Rulemaking (Recommendations)

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Over the past two decades, the use of guidance—nonbinding statements of interpretation, policy, and advice about implementation—by administrative agencies has prompted significant interest from Congress, executive branch officials, agency officials, and commentators. Most of this attention has been directed to “guidance documents,” freestanding, nonbinding statements of policy and...

In Recommendation 72-5 the Conference expressed the view that, generally, agency rulemaking is preferably carried out through the simple, flexible and efficient procedures of 5 U.S.C. § 553. That statute requires publication of notice of proposed rulemaking and provision of opportunity for submission of written comments; additional procedures may be utilized by the agencies...

This draft recommendation on Petitions for Rulemaking will be considered by the Committee on Rulemaking at its October 23, 2014 public meeting. 

Congress has by statute occasionally required that certain agency actions be subject to Congressional approval or disapproval before they became effective. Several proposals have now been advanced which would apply this procedure to all substantive rules issued pursuant to the notice-and-comment procedures of 5 U.S.C. § 553 (which are not subject to 5 U.S.C. §§ 556 and 557...

This proposed recommendation on Petitions for Rulemaking will be considered by the Assembly at the 61st Plenary Session on December 4-5, 2014.

Agencies often explain their view of the meaning of statutes or rules by issuing interpretive rules of general applicability, and agencies indicate how they will exercise discretion by announcing statements of general policy. The Administrative Procedure Act requires that these interpretive rules and policy statements be published in the Federal Register. But the Act does...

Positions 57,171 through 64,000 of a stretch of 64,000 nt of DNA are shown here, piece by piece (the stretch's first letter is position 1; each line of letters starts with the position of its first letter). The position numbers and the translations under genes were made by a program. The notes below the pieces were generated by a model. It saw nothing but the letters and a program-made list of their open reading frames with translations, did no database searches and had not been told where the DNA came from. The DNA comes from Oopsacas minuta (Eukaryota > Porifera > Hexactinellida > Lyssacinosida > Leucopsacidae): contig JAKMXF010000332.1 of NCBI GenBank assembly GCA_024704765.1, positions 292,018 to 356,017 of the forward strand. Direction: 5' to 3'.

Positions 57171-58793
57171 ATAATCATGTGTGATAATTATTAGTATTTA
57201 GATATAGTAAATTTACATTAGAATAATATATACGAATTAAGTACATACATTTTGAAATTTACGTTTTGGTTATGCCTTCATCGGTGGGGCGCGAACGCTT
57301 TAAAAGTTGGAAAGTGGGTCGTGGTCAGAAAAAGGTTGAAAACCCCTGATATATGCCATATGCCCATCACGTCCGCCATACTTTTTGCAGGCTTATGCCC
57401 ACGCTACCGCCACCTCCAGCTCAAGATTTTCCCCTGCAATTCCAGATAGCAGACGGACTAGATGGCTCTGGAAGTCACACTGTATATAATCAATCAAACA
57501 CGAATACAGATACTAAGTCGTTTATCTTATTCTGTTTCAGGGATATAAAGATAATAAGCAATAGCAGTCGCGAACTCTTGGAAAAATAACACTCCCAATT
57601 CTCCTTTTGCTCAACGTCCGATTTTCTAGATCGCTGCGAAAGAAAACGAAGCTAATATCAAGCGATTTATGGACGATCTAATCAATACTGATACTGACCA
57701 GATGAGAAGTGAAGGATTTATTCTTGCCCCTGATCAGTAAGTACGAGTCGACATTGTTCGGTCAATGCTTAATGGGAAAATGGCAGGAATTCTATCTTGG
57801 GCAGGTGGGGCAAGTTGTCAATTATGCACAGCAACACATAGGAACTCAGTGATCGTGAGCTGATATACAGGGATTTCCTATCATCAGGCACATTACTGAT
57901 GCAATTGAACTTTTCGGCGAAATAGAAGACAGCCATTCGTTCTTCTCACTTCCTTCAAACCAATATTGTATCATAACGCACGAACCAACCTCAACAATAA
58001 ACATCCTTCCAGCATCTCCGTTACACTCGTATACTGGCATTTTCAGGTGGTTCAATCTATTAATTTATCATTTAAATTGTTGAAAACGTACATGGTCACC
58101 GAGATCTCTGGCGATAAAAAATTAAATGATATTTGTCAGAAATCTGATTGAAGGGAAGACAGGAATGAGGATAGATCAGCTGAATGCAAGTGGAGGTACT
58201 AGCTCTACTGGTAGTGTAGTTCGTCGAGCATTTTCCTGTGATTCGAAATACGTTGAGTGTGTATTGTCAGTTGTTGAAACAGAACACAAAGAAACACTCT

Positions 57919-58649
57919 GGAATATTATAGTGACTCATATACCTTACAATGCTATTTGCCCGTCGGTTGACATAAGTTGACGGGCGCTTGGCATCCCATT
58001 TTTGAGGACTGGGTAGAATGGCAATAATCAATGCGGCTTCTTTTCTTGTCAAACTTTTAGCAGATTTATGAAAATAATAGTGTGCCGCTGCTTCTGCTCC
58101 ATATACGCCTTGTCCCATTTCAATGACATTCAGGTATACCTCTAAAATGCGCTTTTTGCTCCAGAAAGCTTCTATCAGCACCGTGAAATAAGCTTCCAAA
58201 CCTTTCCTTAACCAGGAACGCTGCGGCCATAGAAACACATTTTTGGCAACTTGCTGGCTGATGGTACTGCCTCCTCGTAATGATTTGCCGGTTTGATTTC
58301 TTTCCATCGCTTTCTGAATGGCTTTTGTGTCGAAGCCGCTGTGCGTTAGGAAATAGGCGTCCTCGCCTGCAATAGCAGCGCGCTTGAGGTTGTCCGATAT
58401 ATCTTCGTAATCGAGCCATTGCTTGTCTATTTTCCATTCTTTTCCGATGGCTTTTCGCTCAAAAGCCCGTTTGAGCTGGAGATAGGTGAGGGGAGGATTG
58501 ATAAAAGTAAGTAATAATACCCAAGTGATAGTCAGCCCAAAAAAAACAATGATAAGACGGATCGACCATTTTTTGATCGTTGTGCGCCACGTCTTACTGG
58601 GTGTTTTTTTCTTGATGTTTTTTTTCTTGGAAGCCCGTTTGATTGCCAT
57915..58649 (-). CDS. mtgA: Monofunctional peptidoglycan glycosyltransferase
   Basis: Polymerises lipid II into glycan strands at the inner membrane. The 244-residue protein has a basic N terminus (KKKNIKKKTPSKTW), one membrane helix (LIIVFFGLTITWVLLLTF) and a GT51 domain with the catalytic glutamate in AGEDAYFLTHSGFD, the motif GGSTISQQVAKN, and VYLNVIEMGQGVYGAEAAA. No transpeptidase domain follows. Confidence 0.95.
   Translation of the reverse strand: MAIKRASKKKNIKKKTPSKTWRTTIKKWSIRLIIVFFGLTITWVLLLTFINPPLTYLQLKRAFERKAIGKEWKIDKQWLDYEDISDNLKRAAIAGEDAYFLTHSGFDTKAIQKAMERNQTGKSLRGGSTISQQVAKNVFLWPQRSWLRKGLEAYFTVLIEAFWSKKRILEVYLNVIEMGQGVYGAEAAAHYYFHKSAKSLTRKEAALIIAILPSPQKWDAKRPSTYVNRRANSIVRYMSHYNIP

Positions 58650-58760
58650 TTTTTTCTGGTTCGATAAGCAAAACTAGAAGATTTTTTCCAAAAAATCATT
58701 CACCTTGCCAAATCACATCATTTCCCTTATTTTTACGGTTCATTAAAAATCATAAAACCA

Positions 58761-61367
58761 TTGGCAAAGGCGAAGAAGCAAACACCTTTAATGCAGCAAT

The Conference’s Recommendation 72-5 stated that in rulemaking of general applicability involving substantive rules “Congress ordinarily should not impose mandatory procedural requirements other than those required by 5 U.S.C. § 553,” and that “Congress should never require trial-type procedures for resolving questions of policy or of broad or general fact.” Paragraph 5 of...

Under the Administrative Procedure Act (APA), federal agencies are required to “give . . . interested person[s] the right to petition for the issuance, amendment, or repeal of a rule.”[1]  The statute generally does not establish procedures agencies must observe in connection with petitions for rulemaking.  It does, however, require...

The primary role of the Federal Register is the publication, as required by the Federal Register Act and the Administrative Procedure Act, of legal documents that affect people generally, such as descriptions of agencies’ organization and functions, texts of substantive and procedural rules, notices of proposed rulemaking, and statements of general policy or interpretations...

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